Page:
strings of hits
Ken Hoffman picks guitar hero Ottmar Liebert's brain ahead of flashy flamenco Houston show
It wasn’t on my list of questions, but before we hang up the phone, I have to ask German-born, internationally top-selling Flamenco guitarist Ottmar Liebert, son of a German-Chinese father and Hungarian mother …
“How come you have no accent? You could be the TV weatherman in Iowa and no one would ever guess.”
Liebert laughs — also with not a trace of accent, “When I was in fifth or sixth grade in Cologne (Germany), my English teacher was an American woman from Detroit. A bunch of us became friends we her. She explained Frank Zappa lyrics to us. She was great. So that’s the reason that I have less of an accent. My friends tell me that I say the word ‘noodle’ funny.”
Liebert and his band, Luna Negra, will bring their unique brand of Nouveau Flamenco, to the intimate Dosey Doe Big Barn on Sunday, November 18. It’s the final show of their 2018 tour. Come when you wish, but all plates must be off the table when Liebert takes the stage. I’ve attended dozens of shows at Dosey Doe: This is the first time I’ve seen the “no plates on table” law laid down. I ask Liebert, “You are aware that Dosey Doe presents a lot of country singers, right?”
“I’m aware,” he says. “We’ve played there a few times. I can tell by the gun and musical instrument store next door.”
Like most kids growing up in Germany in the ’60s and ’70s, Liebert dreamed of megawatt rock ‘n’ roll, but thanks to his mother being a considerate neighbor, he was handed an acoustic guitar early on.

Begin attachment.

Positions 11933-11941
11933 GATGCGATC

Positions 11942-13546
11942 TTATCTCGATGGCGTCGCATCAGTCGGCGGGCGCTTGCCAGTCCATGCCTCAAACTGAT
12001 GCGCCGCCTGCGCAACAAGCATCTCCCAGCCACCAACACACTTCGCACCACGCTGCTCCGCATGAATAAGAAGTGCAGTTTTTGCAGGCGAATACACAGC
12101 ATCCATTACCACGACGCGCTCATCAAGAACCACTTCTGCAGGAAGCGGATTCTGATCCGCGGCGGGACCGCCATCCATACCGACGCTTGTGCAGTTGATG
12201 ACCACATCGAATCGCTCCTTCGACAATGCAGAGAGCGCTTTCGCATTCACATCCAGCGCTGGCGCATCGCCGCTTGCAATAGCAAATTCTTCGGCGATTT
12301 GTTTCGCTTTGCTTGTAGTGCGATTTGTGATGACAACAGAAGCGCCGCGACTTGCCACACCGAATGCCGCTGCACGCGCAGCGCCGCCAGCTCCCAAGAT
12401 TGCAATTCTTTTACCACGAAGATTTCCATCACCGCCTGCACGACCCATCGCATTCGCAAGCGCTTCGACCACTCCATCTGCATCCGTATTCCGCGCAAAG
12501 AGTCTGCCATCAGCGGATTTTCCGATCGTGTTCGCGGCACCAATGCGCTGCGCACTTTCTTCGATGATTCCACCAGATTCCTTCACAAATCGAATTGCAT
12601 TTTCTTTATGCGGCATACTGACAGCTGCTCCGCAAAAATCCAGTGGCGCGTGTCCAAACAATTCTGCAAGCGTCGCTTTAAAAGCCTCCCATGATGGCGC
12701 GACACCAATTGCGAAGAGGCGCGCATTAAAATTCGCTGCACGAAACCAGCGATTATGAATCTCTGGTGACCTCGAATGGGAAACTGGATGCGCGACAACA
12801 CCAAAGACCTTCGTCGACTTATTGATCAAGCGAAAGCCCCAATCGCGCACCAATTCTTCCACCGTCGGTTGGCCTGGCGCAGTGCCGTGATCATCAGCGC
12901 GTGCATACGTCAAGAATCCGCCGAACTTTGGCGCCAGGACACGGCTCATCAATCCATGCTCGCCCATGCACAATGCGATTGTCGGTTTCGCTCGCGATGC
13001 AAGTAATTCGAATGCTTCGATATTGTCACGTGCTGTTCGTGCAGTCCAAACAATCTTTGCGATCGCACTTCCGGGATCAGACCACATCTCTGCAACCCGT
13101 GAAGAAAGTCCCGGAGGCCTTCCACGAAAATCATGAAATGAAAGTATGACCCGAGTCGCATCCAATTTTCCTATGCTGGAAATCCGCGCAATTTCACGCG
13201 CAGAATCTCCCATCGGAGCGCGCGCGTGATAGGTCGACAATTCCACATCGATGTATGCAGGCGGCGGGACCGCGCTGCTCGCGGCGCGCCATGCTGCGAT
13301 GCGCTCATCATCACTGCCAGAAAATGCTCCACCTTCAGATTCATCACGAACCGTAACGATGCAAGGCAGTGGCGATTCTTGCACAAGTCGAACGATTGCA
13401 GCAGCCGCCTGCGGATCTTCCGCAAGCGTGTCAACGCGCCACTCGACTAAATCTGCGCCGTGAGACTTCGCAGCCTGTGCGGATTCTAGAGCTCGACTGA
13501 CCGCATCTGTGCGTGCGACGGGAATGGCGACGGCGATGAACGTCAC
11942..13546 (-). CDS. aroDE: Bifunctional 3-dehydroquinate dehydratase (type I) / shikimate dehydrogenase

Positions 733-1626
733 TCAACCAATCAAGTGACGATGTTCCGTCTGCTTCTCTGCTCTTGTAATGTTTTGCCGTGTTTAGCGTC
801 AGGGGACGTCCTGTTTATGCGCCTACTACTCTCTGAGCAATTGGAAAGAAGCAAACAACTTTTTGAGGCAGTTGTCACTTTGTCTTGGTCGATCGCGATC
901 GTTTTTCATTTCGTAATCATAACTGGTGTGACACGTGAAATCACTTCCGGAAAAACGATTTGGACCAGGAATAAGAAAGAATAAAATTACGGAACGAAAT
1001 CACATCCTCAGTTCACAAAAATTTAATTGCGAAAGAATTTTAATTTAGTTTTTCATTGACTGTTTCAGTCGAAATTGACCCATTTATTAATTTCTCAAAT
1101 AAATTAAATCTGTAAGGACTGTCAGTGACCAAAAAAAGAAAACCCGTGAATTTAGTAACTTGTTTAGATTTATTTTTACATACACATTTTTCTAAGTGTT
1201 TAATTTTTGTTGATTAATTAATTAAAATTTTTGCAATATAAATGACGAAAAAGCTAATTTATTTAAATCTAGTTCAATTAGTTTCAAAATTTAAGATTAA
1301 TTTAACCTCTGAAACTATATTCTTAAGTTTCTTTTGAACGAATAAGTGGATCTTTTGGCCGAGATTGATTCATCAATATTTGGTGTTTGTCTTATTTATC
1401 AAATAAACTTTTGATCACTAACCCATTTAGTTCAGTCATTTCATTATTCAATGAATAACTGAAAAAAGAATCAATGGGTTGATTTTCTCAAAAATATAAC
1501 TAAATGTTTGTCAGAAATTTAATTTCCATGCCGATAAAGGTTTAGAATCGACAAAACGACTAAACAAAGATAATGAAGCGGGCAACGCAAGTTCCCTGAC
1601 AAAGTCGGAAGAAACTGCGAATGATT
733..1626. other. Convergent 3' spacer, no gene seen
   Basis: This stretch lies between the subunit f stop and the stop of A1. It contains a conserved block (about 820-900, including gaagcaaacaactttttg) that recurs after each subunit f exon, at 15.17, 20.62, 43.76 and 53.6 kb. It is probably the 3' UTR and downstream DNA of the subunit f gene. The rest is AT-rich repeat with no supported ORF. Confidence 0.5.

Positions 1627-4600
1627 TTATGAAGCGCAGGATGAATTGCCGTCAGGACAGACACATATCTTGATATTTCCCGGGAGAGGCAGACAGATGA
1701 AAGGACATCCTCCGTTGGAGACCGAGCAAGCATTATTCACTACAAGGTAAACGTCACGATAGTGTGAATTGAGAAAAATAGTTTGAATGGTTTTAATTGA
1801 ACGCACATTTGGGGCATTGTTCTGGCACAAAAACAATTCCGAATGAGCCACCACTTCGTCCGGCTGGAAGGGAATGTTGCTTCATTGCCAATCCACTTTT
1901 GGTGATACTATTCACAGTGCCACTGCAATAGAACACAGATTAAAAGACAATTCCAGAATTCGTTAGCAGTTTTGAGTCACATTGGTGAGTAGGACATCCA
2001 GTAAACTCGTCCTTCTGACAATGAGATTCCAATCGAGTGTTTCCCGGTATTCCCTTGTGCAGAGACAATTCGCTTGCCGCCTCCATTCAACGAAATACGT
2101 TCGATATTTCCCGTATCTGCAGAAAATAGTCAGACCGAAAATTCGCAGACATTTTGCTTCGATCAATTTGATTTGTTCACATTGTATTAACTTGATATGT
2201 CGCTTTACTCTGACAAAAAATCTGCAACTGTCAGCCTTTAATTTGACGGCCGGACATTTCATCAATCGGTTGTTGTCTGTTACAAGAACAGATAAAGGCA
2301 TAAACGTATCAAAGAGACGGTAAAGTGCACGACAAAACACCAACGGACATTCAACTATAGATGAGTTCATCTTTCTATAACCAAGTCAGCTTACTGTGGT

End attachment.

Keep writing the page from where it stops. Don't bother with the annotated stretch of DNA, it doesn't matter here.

“I quickly learned that I wasn’t going to play electric guitar because we lived in a tiny apartment,” he recalls. “We didn’t have a telephone until I was about 12. We got our first stereo system around that time. We didn’t get our first TV until then, either. My grandparents moved up to a color TV and we got their old black and white TV. I think I was fortunate to have to play with LEGO and draw and play with other things rather than watch TV.”
He finally got his electric guitar at 17 and began rocking out in Cologne, eventually making his through Asia, settling in Boston a few years later. In 1986, he helped a friend move cross-country to Santa Fe. Liebert took one look around and he stayed, too.
“I really fell in loved with Santa Fe, not just the location but the cultural mix going on. There were so many things happening in the arts. For a tiny city, Santa Fe has its own world-class opera and orchestra. Foreign movies premiered there. Obscure Hong Kong movies play in Santa Fe first,” he says.
Liebert took the rock ‘n’ roll song formula and applied it to his own blend of Flamenco music, tinged with elements of Mexican and Arabic music. He calls it Nouveau Flamenco, a new age twist on traditional Spanish Flamenco. His first album, Nouveau Flamenco, went multi-platinum in 1990. He has recorded 25 albums since, breaking records for guitar album sales worldwide.
His latest album, the Complete Santa Fe Sessions, is really a do-over, a literal make good of an album he recorded nearly a decade ago.
“I originally recorded the Santa Fe Sessions in 2001 with an 8-piece band that I had toured with. There were 12 tracks, but I just never quite loved it. Recently, I realized that the album had never been released digitally, and all the CDs were sold out. I thought maybe I could reconsider that material. I could take a new approach to it. Maybe I didn’t get it right the first time. This time it really came together. This is the album I wanted all along. Also, I discovered that I had recorded 15 songs back then, so I could add the three that were left off the original. That’s why I call the new album the Complete Santa Fe Sessions.”
Ottmar Liebert performs at Dosey Doe Big Barn located at 25911 I-45 N. in The Woodlands. Dinner service starts at 6 p.m. Sow starts at 7:30 pm. Tickets are $98 to $158, including a three-course dinner.